The 1936 DeSoto Airflow: Ahead of its Time

February 21, 2012 § Leave a comment

Vintage 1936 advertisement for the DeSoto Airflow III, with illustrations by Floyd Davis

The Chrysler/DeSoto Airflow in Florida: "The nation's social capital moves South."

This ad is from the March 1936 edition of National Geographic, with graphics courtesy of the well-known American painter and illustrator Floyd Davis. I suppose that with most of the country still in the grips of winter weather, these scenes would have helped associate the car with a casual, fun-in-the-sun elegance. Not that it helped much, however: the DeSoto Airflow was produced for three years, from 1934 – 1936, and was essentially a failure, at least as sales were concerned. Time Magazine’s 2007 special on the “50 Worst Cars of All Time” had this to say:

“Twenty years later, the car’s many design and engineering innovations — the aerodynamic singlet-style fuselage, steel-spaceframe construction, near 50-50 front-rear weight distribution and light weight — would have been celebrated. As it was, in 1934, the car’s dramatic streamliner styling antagonized Americans on some deep level, almost as if it were designed by Bolsheviks….Sales were abysmal. It wouldn’t be the last time American car buyers looked at the future and said, ‘no thanks.'”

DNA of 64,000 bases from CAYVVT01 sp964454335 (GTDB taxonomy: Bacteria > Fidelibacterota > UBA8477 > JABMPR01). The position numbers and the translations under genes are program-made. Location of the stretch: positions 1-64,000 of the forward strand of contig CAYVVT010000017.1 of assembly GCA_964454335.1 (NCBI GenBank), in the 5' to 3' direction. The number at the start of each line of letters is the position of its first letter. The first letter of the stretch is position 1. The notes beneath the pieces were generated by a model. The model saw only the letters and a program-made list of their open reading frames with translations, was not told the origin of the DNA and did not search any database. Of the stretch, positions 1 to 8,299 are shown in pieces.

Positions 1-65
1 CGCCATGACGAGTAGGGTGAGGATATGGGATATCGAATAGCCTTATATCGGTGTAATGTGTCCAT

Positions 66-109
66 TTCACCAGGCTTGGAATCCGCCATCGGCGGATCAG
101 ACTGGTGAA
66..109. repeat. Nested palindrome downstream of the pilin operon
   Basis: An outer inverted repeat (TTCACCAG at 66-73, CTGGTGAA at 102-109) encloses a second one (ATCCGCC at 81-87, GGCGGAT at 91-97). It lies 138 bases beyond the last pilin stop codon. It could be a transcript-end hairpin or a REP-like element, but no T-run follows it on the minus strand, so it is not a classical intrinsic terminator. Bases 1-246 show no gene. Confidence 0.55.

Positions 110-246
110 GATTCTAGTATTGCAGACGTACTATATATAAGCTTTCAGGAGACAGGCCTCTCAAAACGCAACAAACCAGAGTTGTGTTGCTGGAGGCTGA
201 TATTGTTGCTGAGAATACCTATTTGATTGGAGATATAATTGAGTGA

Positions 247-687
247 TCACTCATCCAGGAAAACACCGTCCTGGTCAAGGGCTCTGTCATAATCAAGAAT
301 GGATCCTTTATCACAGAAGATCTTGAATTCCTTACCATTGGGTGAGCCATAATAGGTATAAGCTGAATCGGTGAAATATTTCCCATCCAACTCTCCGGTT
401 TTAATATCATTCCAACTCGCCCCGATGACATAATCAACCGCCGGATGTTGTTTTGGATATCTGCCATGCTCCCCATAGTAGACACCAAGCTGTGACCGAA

Here is a contemporary shot of some of those aerodynamic curves, which to me look pretty nice.

DeSoto Airflow detail

Contemporary photo of a 1936 Airflow, showing how the air could flow (courtesy of

Floyd Davis, for his part, illustrated ads for everyone from Texaco to Nabisco to Johnnie Waker to Grape Nuts, and by the early ’40s would be called the “#1 illustrator in America” by Life Magazine. During WWII Life sent him to England to cover the war, where, as a WWI veteran, he was given permission to fly in the Raid on Hamburg in 1943, a sojourn which resulted in one of his most famous paintings. He and his famous artist wife Gladys Rockmore Davis actually became the first husband and wife correspondent team ever to cover a war together.

A 1942 article in American Artist described Davis as “the friendliest and most considerate of men,” while noting that the art editor of the Saturday Evening Post praised him for being “equally at home with hill-billys and Park Avenue.” Here are a couple more of his pieces, the first a poster for the film Citizen Kane, the second an  illustration he did for Life of the bar at the Hotel Scribe, a watering hole for journalists in Paris during WWII.

Floyd Davis poster for the film Citizen Kane

More of Floyd Davis' work: Citizen Kane promotional poster

Bar in Hotel Scribe, Floyd Davis painting from 1944

Floyd Davis "Bar in Hotel Scribe" Oil on Canvas, 1944 (Hemingway near bottom)


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